Topic: You may choose any disease or malady that affects the human body. This is can be a genetic disease or something that develops independently of genetics.
Topic: You may choose any disease or malady that affects the human body. This is can be a genetic disease or something that develops independently of genetics. You must inform me of what disease you have chosen in writing (by email preferred) by the start of class Tuesday August 23rd.
– Each paper must follow APA 7.0 format. If you are not familiar with APA 7.0 you can find templates through Microsoft Office and online. You can also ask the Writing Lab or TLC for help or go to the writing center.
– Each resource must be fully cited within the text, and all citations must be included in the Bibliography. Any time you include information in your research paper that can from an outside source and not your own head, the source needs to be cited. As a rule of thumb, if you are actively reading about the topic and then writing about it as you go, you need to cite your source.
If you spend a couple hours researching your disease then write about it later, then you may not need to cite as much as you are synthesizing information. If you do this, I recommend keeping a list of all websites that you visit, so if you do need to cite something you know where it came from.
– Each paper must be a minimum of five full pages in length, double spaced. This does not include the title page or the bibliography. You must have five full pages of content. There is no maximum page length.
– Do not wait to pick a topic and get started on this paper. It may take you more time than you realize, so get started early. This paper should take you at least several hours to write. The less you know about your disease starting out, and the less you know about the affected body systems, the more time it should take you to complete the assignment.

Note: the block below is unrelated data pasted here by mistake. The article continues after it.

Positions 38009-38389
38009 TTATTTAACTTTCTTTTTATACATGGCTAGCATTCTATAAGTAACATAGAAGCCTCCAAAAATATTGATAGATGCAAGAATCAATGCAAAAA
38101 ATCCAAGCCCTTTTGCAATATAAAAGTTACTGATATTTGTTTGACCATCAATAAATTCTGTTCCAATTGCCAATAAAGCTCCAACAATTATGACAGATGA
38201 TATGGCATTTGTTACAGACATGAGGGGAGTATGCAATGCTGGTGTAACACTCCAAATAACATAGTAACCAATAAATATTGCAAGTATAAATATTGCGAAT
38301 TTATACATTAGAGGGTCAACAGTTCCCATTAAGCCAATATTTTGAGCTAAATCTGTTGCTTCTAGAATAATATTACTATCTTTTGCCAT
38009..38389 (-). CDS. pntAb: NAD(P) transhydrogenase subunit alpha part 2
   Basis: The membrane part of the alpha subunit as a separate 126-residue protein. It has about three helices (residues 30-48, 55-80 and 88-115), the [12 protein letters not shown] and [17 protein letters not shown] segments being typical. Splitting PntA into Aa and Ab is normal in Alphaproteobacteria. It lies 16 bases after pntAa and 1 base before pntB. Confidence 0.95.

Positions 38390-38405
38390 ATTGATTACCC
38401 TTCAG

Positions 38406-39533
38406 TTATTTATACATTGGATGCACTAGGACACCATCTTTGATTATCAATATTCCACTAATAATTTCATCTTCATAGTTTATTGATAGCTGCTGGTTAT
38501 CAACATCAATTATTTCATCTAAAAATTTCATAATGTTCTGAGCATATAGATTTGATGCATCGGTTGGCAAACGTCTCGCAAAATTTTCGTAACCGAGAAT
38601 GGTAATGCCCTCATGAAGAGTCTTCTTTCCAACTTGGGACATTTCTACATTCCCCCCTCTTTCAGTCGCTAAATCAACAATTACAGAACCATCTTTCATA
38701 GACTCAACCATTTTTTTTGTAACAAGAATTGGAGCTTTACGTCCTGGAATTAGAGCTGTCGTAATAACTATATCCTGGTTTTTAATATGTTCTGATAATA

Do you have the same eye and hair color as many of your family members? The same thing can happen with diseases—they can be passed down from one family member to another. The way this happens is through genes, the genetic information that you get directly from your parents. In most cases, diseases or other problems do not have one single cause. They come from a combination of your genes, your choices, and your environment.
Most genes we get from our parents are copies that work the same way they do in our parents. But sometimes, a gene is not a perfect copy. Changes in genes are called mutations, and everyone has some. Some mutations work better than the original, and many make no difference at all.
Some mutations cause problems. A condition that is caused by mutations in one or more genes is called a genetic disorder. There is a group of rare diseases caused by mutations in one gene at a time. These are called single-gene disorders. But most common diseases are caused by a combination of gene changes, lifestyle choices, and your environment.
Mutations can be inherited from a parent to a child (“hereditary”) or they can happen during a person’s lifetime (“acquired”). Acquired mutations can be caused by environmental factors such as ultraviolet radiation from the sun.
The acquired mutations you develop during your lifetime are in cells called somatic cells—the cells that make up most of your body. They may cause problems for you, such as skin cancer, but you cannot pass them to your children.